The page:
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What Are Miners Doing to Strengthen Their Balance Sheets?

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Oct. 11 2020, Updated 11:17 a.m. ET

Balance sheets

The metals and mining industry is going through a terrible slowdown. This is exacerbated by the huge debt that most companies have on their balance sheets. Most of this debt is the result of acquisition activity and expansion projects undertaken by mining companies.

Companies were banking on China’s metal appetite that seemed unending a couple of years ago. However, the dynamics have changed in the last few quarters. Now, as Chinese demand has slowed, mining companies are looking at every possible way to cut their debt levels. In this part of the series, we’ll explore the various options that mining companies are considering to strengthen their balance sheets.

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Dividend, capex cuts

Almost all miners—including BHP Billiton (BHP), Rio (RIO), and Glencore (GLNCY)—have either reduced their dividends (SDOG) or scrapped them all together. Capital expenditure programs have also fallen prey to the slowdown as the focus has shifted to strengthening their balance sheets. This would enable these miners to survive the prolonged slowdown rather than chasing future growth.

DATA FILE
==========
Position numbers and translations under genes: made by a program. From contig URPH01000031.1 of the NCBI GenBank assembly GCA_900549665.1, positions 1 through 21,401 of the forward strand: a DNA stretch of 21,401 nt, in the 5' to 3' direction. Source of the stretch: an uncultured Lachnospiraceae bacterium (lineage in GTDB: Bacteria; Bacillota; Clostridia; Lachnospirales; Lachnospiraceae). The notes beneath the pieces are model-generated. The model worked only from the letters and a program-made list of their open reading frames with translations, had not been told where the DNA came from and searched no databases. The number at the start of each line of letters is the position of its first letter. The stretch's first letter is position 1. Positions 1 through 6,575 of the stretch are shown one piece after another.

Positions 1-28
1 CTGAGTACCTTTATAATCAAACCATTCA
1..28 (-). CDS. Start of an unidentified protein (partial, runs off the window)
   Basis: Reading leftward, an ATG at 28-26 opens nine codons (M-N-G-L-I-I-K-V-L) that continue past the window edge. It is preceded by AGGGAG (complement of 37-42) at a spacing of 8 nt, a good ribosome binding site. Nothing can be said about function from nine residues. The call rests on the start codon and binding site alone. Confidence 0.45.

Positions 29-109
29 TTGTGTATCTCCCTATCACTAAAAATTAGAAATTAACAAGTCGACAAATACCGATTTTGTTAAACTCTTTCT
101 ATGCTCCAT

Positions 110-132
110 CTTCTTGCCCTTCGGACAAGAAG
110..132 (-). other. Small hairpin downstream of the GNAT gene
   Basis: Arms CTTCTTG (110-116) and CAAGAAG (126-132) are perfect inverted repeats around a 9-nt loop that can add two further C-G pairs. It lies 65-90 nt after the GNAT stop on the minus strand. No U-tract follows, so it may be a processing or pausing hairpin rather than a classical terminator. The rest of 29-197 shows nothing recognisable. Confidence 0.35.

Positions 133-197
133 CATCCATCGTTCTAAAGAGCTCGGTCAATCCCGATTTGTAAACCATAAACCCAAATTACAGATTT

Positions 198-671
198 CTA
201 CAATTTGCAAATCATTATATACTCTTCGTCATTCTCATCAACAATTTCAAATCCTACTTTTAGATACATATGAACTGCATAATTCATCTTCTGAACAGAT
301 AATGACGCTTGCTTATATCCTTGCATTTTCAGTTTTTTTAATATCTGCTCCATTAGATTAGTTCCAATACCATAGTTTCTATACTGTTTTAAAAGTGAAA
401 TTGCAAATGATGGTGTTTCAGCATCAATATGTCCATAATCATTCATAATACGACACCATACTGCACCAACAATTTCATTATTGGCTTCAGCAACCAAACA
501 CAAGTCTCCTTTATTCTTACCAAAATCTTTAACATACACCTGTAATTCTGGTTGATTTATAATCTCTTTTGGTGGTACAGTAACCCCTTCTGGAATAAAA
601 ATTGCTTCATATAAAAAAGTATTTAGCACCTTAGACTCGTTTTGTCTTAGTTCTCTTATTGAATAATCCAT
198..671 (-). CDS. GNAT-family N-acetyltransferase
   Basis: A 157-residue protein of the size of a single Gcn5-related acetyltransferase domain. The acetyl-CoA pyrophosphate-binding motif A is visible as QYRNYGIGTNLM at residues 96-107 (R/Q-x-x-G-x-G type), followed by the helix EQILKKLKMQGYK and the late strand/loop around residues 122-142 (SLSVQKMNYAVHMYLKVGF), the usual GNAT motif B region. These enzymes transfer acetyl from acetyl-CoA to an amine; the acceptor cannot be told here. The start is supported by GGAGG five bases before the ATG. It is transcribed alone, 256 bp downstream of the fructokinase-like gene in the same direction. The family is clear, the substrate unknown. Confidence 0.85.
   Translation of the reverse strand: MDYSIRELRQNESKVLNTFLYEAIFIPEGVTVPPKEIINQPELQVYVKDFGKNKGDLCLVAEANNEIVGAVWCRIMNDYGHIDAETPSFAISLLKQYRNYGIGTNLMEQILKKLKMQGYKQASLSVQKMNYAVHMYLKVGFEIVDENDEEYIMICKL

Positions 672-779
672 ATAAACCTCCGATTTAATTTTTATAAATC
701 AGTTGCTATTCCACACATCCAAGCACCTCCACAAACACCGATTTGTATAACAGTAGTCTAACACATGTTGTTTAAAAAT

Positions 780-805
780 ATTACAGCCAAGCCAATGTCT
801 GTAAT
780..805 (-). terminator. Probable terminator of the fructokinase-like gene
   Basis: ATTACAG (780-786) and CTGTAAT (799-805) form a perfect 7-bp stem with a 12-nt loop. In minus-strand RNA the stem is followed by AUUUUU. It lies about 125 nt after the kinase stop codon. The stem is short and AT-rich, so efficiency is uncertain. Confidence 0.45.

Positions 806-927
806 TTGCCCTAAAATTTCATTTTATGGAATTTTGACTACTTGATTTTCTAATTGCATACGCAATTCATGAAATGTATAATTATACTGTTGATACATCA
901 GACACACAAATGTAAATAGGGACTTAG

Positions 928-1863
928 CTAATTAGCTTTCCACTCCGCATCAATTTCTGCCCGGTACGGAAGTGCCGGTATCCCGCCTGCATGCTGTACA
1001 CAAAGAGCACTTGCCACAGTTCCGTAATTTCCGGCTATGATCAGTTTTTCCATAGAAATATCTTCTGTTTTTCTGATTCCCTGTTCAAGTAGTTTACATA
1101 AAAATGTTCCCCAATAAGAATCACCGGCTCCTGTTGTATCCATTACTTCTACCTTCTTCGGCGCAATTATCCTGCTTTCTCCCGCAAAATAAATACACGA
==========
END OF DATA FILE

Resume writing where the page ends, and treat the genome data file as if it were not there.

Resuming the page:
Some miners have also raised fresh equity to strengthen their balance sheets. Notably, last year, both Freeport-McMoRan (FCX) and Glencore raised cash by selling shares. On the other hand, Teck Resources (TCK) has totally ruled out equity issuance as an option to raise cash.

Glencore and Teck Resources have also raised cash through streaming transactions. In a typical streaming transaction, a third party provides upfront cash to the mining company and gets a share of future production.

The other preferred alternative has been to raise cash by selling assets. In the next part of this series, we’ll see what different miners are doing on this front.

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